DJ T. Gray, a veteran DJ/producer from Texas, has been the official DJ for the Houston Rockets for the past four seasons. The team is set to take on the Golden State Warriors in the Western Conference Semifinals of the NBA Playoffs on Monday.

    T. Gray began working with the Rockets as their public address announcer in the 2000s. He also serves as the official DJ for the Houston Dynamo soccer team and as the music director at Country Rap Tunes Radio. As a producer, he has done remixes for Texas artists like Beyoncé, Pimp C, Chamillionaire, and Slim Thug.

    With game one of the Western Conference Semifinals upon us, we asked T. Gray to share his playlist of tracks for this year’s postseason. His list includes song requests from players as well as his own picks. We also asked him a couple questions about what it’s like DJing for the Rockets.

    Player Picks

    James Harden: Nipsey Hussle ft. Kendrick Lamar – Dedication
    Gerald Green: Fat Pat – Tops Drop
    Trevor Ariza: Drake ft. PartyNextDoor – Wednesday Night Interlude
    Rockets Mascot: BlocBoy JB – Shoot

    T. Gray’s Picks

    Huncho Jack, Travis Scott, & Quavo ft. Takeoff – Eye 2 Eye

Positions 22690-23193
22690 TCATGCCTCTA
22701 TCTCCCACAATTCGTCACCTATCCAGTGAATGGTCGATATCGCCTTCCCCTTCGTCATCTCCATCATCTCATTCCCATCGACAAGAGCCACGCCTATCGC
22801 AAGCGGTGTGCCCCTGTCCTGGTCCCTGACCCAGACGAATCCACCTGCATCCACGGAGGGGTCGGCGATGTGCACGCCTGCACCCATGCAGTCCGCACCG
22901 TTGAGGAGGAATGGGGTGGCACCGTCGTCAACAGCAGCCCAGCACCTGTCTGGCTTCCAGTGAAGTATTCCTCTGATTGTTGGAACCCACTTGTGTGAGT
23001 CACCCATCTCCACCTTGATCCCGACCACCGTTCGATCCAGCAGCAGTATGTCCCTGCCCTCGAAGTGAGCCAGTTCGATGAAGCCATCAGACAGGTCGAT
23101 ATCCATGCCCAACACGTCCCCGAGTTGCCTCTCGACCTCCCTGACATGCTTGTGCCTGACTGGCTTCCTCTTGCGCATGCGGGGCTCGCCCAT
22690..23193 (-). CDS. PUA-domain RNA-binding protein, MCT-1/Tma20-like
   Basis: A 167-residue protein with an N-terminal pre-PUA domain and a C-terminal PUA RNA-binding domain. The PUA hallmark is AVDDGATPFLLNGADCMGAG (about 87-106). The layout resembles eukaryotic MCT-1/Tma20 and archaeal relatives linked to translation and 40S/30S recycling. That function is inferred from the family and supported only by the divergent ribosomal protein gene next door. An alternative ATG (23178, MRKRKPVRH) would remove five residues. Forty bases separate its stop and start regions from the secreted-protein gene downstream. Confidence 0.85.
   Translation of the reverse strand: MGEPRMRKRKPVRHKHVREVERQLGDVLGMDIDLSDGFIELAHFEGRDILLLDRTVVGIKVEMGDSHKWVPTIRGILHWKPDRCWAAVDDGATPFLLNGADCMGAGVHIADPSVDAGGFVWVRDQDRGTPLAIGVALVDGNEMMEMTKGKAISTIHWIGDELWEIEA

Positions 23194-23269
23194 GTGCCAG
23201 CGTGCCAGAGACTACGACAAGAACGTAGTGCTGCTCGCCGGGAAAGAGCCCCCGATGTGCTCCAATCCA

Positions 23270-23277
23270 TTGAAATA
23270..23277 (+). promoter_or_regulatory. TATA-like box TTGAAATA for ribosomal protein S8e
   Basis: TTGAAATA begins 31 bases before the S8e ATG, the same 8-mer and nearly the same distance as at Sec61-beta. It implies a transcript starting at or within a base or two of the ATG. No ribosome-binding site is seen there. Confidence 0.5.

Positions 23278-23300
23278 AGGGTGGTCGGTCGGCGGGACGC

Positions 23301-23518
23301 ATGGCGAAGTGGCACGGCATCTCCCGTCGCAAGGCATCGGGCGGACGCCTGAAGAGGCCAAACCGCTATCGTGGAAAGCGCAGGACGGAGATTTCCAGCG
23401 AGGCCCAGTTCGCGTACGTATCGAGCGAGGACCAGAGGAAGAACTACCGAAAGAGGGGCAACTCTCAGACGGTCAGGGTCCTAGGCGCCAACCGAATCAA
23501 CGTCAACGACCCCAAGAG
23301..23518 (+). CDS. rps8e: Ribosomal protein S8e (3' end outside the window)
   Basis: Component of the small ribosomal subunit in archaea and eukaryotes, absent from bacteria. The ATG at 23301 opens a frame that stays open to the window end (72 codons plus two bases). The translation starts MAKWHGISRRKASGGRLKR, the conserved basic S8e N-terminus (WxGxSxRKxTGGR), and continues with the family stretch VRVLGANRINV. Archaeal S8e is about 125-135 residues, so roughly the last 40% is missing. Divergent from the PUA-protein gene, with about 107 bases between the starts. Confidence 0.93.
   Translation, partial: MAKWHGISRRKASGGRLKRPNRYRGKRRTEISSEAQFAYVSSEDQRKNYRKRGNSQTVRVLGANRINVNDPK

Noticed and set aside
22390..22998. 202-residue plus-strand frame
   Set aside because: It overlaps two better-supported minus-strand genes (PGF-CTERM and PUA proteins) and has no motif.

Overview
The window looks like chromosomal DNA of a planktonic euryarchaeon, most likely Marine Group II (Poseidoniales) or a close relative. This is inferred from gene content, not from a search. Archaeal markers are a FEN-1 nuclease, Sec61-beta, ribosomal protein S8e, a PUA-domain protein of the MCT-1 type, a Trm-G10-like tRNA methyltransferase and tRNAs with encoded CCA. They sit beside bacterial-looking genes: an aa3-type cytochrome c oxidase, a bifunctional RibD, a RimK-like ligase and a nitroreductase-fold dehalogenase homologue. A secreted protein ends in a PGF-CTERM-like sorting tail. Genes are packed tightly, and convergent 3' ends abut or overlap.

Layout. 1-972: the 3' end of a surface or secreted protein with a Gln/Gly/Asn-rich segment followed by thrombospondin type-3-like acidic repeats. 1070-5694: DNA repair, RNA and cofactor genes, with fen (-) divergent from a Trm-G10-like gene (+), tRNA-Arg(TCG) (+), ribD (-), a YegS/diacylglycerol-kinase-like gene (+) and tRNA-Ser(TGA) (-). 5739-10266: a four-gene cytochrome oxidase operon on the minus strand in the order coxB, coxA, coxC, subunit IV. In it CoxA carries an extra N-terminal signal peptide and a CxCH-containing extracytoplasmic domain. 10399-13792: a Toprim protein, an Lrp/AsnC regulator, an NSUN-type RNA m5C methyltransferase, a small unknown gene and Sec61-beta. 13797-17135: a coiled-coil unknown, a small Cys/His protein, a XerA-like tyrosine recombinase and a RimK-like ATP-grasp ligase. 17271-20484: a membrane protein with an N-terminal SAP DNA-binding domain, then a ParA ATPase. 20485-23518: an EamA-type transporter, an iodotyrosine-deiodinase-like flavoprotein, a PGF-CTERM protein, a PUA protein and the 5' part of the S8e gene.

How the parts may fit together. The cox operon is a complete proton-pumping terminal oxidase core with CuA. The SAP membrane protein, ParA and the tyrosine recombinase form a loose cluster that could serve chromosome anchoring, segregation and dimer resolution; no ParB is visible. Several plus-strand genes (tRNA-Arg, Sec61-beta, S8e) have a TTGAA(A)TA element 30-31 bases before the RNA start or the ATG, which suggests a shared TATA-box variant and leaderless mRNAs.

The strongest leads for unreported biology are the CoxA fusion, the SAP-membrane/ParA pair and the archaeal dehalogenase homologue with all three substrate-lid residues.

Nipsey Hussle – Grindin All My Life
    Meek Mill – Monster
    Prince – Let’s Go Crazy
    DJ Snake & Lil Jon – Turn Down For What
    UGK – Choppin’ Blades
    Gary Glitter – Rock and Roll, Pt. 2
    Yung Martez ft. DJ Xo – Never Forget
    Lil’ Flip ft. Young Buck & Bun B – Game Over (Flip) – Remix
    KC & The Sunshine Band – That’s The Way (I Like It)
    J. Cole – Motiv8
    J Balvin & Willy William – Mi Gente – Deville Remix
    Krajno – Saxoton
    Drake – Nice For What
    Migos – Stir Fry – Mr. Collipark Remix
    Usher ft. Lil Jon & Ludacris – Yeah!
    G-Eazy ft. A$AP Rocky & Cardi B – No Limit – DJ O Remix
    Missy Elliott ft. Ciara & Fatman Scoop – Lose Control
    Steve Aoki, Chris Lake & Tujamo – Boneless
    The Black Eyed Peas – I Gotta Feeling – Kees Sjansen Moombahton Remix
    Smash Mouth – All Star
    Travis Scott ft. Kanye West & Lil Uzi Vert – Watch
    The Jacksons – Can You Feel It

    DJ T. Gray

    Which player has the best taste in music?